“Hate crime” shows possible downward trend in hate crimes on campus
Photo by Jaedon Huie.

“Hate crime” shows possible downward trend in hate crimes on campus

Police responded to a reported hate crime that involved the vandalism of an LGBTQ information board on March 25 in the Fine Arts building.

A prankster performed the vandalism by replacing many of the letters in LGBTQ+ with just the letter “B.” The letters were drawn with a square surrounding them over the title of the display, similar to the “B” emoji. The “B” emoji is a popular meme, and as such, the vandal may not have had malicious intent behind the meaning of his crime.

Deputy Chief of Police Paul Dillon said that the incident was “originally written up as a destruction of property and hate crime, but after review, it will be classified only as a destruction of property. For it to be a hate crime, we would need to reasonably believe the motivation of the crime was a bias against members of the LGBTQ+ community. I do not feel writing the letter ‘B’ over the letters ‘G, B, T’ demonstrates a bias.”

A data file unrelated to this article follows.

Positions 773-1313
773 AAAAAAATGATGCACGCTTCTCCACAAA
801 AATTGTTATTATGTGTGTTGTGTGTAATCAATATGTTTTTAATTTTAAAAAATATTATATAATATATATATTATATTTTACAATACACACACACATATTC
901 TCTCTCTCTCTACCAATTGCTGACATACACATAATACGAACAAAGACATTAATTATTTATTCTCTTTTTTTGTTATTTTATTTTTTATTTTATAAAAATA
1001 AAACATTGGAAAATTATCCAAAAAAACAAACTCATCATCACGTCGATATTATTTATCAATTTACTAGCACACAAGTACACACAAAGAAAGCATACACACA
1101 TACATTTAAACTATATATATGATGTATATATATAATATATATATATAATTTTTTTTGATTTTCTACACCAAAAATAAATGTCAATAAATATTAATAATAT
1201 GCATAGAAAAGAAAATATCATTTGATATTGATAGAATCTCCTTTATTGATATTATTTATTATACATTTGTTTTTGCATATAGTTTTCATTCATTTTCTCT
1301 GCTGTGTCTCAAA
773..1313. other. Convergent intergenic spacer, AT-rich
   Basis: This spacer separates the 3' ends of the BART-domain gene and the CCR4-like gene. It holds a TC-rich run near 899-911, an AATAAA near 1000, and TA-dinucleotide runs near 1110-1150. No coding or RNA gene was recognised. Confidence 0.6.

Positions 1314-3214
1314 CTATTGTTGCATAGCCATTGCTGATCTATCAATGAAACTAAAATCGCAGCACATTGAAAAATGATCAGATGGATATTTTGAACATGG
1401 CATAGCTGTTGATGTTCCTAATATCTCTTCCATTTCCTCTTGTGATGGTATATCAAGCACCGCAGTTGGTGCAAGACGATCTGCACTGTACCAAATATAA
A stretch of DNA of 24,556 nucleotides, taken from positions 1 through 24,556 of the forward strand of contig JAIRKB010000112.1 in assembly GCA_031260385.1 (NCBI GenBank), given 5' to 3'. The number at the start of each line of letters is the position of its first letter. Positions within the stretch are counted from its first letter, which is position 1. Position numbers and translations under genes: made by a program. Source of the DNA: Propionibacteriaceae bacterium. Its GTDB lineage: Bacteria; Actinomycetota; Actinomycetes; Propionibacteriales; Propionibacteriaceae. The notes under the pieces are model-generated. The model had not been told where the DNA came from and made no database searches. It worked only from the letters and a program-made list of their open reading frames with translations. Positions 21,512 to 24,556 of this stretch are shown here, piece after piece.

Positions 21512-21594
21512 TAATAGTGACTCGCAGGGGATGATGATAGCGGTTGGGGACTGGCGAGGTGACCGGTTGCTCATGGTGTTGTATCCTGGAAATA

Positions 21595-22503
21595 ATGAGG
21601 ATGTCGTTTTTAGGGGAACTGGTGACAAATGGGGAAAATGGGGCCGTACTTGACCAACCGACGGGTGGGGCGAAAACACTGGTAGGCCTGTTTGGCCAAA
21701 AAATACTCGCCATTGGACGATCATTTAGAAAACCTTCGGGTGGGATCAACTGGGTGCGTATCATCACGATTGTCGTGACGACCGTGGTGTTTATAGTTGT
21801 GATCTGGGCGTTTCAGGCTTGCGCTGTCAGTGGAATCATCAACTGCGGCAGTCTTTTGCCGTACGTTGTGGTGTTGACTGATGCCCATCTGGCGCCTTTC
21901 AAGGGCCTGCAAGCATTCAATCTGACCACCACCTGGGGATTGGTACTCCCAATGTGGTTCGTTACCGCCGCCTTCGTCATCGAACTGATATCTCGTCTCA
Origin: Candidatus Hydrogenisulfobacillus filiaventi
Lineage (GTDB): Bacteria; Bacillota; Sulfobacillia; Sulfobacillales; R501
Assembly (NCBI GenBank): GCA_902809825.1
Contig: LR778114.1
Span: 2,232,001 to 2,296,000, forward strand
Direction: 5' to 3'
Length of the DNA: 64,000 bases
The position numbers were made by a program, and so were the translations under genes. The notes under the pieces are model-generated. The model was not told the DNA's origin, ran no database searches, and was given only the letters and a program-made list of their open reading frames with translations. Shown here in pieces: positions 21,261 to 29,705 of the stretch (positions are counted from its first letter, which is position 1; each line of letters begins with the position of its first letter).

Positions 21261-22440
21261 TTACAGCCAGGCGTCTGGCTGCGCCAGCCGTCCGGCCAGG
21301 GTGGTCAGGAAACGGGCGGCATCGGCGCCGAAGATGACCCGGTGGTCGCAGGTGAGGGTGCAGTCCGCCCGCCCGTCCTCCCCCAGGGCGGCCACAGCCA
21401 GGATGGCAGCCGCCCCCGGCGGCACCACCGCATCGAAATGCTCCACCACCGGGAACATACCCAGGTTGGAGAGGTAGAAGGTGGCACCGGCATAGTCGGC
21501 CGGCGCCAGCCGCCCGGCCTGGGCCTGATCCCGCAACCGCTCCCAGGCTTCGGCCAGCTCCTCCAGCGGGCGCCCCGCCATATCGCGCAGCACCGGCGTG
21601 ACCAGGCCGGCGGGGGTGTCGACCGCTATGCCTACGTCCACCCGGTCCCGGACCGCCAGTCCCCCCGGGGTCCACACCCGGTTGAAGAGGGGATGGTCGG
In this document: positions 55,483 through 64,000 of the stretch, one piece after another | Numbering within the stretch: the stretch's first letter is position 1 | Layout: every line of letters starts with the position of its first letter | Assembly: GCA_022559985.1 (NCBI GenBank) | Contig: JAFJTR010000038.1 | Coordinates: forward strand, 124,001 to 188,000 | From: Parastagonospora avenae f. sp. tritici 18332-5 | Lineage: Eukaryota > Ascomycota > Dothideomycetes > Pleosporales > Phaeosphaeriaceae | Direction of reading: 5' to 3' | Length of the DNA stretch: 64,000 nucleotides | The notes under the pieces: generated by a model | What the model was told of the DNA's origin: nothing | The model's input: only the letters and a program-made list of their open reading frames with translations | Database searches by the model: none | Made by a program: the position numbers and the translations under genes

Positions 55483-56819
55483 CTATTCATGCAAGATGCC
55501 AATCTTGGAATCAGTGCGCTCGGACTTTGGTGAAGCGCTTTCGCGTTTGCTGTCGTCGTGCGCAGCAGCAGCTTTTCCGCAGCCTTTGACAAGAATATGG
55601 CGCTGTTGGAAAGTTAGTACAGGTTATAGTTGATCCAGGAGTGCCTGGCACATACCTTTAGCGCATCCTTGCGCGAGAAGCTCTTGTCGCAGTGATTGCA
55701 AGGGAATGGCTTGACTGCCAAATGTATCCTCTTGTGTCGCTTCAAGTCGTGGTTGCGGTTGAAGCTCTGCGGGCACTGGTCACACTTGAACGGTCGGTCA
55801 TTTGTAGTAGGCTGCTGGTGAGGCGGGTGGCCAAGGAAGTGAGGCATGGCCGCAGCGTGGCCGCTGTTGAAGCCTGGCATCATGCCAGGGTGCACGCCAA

According to the UMBC Police Department’s Clery Report, a hate crime is defined as “a criminal offense that manifests evidence that the victim was intentionally selected because of the perpetrator’s bias against the victim.” Hate crimes towards a person’s sexual orientation are also defined in the report as “a preformed negative opinion or attitude toward a group of persons based on their actual or perceived sexual orientation.”

The incident marks the first time a hate crime was reported on campus this year, though further investigation by police led to the conclusion that this act did not constitute a hate crime. The last time a hate crime was reported on campus was on Dec. 15, 2017, which involved a small swastika drawn in a stall in the women’s bathroom of the Fine Arts building. This indicates a major decline in hate crimes from last year, when a total of seven hate crimes occurred between October and December alone. Whether this trend will continue will remain to be seen as the year progresses.